Two, it would take congressional action to eliminate the BVA entirely. But at least regionalize the BVA or allow the local hearings officer make the final decision before taking it to the U. S. Court of Appeals for Veterans Claims. That would eliminate a lot of the burden on VA.
During 30 years as an advocate for veterans, I interviewed many who had served from World War II through Vietnam. What a sad sight to find persons living with their pain and heartache, never filing a claim because it would have made them feel guilty. They made it home alive and many comrades didn't. They could still work; forget they couldn't sleep or that the steel pin in their leg created arthritis up and down, hip and back. I interviewed veterans with spouses at their sides, and the wives began to cry because they had never heard their husbands mentioned their most difficult episodes. Pride stood in the way of reaching out to VA or to anyone.
In the VA's defense, claims personnel are overworked, understaffed, and the burnout factor is so high it is difficult to keep experienced people. The pressure is excessive. The push to "catch up" is so high, major errors are made in the rating decision rush, resulting in appeals and adding to the backlog.
As for the presumptive conditions awarded to Vietnam vets who only stepped foot in Vietnam, the Benefit of Doubt rule (Title 38 CFR 3.102) says if there is a doubt, it must be resolved in favor of the veteran. My stepson flew on helicopters that sprayed Agent Orange over Vietnam. He has a heart condition but will not file a claim because, I think, he feels the same survivor guilt so many other veterans feel.
Principi is right about the VA needing reform, but the problem isn't its regulations. It needs more staff and proper training. Perhaps it should even contract the backlog out to rating specialists who have retired. Double what would have been paid at VA and get out of their way.
I serve on the local Air Force Retiree Council and have the opportunity to hear from many members in the process of filing a claim with VA, or currently receiving VA benefits for service related injuries.
Most of these claimants are Vietnam veterans now suffering from age-related ailments, which the VA considers service-related.
In one noteworthy case, I spoke with an in individual who had a serious weight issue that jeopardized his career. He decided to begin a fitness program that included extensive running. In the course of his program he injured his knees and is now receiving 100 percent disability payments from the VA!
There are many more examples of the VA choosing to approve questionable claims rather than offend a veteran, friendly Congress and public. The unfortunate upshot of broad coverage rules is that it comes on the heels of severe budgets constraints throughout government, particularly support programs, and in some cases substantial cuts in Air Force flying hours.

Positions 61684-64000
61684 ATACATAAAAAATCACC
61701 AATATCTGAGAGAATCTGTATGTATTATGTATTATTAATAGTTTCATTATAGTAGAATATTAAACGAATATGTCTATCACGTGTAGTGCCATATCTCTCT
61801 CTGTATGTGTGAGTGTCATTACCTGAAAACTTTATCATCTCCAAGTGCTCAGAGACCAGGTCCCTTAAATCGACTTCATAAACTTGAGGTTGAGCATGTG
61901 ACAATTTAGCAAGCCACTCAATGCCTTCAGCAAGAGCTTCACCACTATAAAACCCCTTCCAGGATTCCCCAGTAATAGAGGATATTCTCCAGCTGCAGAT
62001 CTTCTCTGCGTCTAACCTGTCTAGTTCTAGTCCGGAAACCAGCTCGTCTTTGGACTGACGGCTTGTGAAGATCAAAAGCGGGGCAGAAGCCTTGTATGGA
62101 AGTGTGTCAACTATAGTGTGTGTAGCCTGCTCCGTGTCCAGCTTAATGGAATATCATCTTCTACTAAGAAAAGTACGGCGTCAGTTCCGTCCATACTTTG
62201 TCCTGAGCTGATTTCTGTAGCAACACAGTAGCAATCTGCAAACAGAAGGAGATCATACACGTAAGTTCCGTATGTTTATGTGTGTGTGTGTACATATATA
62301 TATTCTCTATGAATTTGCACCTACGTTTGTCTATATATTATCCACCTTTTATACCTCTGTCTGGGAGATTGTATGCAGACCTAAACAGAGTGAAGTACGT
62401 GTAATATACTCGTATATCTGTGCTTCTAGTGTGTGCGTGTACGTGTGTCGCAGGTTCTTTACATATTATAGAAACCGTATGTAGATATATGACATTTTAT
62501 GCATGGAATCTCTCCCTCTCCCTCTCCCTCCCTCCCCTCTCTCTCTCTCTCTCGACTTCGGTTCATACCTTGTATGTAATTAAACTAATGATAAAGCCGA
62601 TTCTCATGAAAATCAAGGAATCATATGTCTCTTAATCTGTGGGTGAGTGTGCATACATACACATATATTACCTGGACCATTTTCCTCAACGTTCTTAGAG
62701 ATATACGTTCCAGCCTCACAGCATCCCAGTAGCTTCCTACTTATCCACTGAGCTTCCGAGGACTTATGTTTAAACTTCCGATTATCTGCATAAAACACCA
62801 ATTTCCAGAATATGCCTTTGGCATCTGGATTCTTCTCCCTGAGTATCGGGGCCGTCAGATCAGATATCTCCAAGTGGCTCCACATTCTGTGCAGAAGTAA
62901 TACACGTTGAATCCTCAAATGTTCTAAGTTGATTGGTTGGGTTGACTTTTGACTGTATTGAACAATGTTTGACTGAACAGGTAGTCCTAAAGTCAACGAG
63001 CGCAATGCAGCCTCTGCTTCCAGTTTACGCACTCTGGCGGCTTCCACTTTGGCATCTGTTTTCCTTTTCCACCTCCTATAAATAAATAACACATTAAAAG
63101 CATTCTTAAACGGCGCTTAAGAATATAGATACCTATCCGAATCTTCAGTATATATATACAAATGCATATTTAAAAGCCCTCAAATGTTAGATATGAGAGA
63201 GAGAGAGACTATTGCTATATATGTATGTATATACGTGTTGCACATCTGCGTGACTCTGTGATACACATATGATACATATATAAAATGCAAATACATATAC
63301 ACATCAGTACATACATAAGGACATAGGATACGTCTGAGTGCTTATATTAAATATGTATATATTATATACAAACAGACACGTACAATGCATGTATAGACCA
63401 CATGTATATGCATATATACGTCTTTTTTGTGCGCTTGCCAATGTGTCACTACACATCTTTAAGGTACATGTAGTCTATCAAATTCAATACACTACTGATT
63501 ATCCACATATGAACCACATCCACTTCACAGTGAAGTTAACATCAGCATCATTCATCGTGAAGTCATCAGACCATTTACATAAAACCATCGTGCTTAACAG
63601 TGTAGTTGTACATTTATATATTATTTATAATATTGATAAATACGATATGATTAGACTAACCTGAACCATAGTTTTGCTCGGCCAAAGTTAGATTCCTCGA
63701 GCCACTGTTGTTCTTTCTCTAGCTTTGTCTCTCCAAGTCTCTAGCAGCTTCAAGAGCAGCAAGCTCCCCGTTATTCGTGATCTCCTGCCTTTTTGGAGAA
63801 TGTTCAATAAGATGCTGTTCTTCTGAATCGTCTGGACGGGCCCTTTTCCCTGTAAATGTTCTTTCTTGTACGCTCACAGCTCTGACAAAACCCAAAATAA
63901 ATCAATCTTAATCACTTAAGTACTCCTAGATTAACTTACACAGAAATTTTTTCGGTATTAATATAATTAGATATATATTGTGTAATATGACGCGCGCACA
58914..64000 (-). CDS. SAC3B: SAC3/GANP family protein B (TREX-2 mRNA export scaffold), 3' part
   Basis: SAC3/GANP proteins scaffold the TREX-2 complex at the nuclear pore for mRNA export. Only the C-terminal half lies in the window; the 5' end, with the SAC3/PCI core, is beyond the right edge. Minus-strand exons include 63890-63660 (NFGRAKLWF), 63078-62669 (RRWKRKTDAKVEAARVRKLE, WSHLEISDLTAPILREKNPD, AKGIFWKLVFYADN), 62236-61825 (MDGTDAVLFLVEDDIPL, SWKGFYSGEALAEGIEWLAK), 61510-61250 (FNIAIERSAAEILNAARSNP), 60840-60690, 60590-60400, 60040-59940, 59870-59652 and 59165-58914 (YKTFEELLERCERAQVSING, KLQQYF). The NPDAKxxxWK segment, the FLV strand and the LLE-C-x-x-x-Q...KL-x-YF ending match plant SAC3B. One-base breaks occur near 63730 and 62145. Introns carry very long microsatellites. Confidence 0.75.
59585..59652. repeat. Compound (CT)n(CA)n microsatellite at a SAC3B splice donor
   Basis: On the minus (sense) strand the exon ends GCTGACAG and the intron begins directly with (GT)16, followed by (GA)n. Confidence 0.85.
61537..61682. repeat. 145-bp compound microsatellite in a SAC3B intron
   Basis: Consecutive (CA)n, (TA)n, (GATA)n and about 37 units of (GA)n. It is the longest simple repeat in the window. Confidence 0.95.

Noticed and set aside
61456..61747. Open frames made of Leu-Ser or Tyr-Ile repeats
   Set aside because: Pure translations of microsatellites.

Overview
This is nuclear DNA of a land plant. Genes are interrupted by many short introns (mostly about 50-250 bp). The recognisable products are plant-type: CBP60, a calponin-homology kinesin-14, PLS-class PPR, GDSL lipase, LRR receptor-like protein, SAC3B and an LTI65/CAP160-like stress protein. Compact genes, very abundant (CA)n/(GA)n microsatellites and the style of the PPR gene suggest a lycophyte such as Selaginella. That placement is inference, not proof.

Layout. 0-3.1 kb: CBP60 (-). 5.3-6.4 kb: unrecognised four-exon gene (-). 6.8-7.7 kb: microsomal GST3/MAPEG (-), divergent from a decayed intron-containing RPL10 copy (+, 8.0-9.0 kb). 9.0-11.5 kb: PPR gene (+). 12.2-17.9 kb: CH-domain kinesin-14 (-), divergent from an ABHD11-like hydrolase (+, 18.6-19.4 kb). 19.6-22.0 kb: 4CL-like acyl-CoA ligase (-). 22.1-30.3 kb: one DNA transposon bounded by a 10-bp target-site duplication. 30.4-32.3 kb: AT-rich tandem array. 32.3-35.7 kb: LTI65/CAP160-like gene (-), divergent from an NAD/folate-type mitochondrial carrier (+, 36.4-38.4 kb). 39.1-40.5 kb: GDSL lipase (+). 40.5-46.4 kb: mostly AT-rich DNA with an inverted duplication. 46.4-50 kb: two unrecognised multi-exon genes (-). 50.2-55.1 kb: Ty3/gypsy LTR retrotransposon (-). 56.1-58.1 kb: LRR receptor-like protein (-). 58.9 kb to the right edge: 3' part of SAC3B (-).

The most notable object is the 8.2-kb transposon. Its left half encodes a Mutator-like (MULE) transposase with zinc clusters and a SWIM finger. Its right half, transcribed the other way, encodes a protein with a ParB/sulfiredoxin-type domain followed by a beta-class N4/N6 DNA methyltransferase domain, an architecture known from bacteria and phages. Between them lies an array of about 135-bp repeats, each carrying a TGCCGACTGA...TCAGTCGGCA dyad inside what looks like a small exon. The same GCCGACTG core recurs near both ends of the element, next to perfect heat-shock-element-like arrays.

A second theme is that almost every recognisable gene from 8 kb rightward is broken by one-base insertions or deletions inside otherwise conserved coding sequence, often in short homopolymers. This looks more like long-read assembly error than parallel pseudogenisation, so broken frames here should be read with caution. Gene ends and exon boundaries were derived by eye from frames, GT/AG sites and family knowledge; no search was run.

I recognize that VA and DOD funds are separate pots but, in the end, it's all taxpayer money. We need to take care of our veterans who have suffered legitimate injuries, especially in the recent conflicts. They should not be put behind Vietnam vets with age-related diabetes.
APNEA AND CPAP MACHINES
I read your article on doubts raised about VA compensation for sleep apnea and I feel compelled to reply.
I am a sales representative for a major manufacturer of CPAP devices. I have long been bothered that the VA gives a 50 percent disability to anyone who tests positive for sleep apnea and requires a CPAP machine.
While sleep apnea is a difficult condition to live with when untreated, it can certainly be nearly completely mitigated with the use of CPAP or BiPAP machines and a properly fitted mask.
It is proper to have VA pay for the testing of the patient and for the proper therapy. But it is very inappropriate to give any vet a disability for it, at all. I hope to see this change as soon as possible. Thanks for your reporting. It could make a difference.
|Tom Philpott Military Forum|
Tom Philpott has been breaking news for and about military people since 1977. After service in the Coast Guard, and 17 years as a reporter and senior editor with Army Times Publishing Company, Tom launched "Military Update," his syndicated weekly news column, in 1994. "Military Update" features timely news and analysis on issues affecting active duty members, reservists, retirees and their families.
Tom also edits a reader reaction column, "Military Forum." The online "home" for both features is Military.com.
Tom's freelance articles have appeared in numerous magazines including The New Yorker, Reader's Digest and Washingtonian. His critically-acclaimed book, Glory Denied, on the extraordinary ordeal and heroism of Col. Floyd "Jim" Thompson, the longest-held prisoner of war in American history, is available in hardcover and paperback.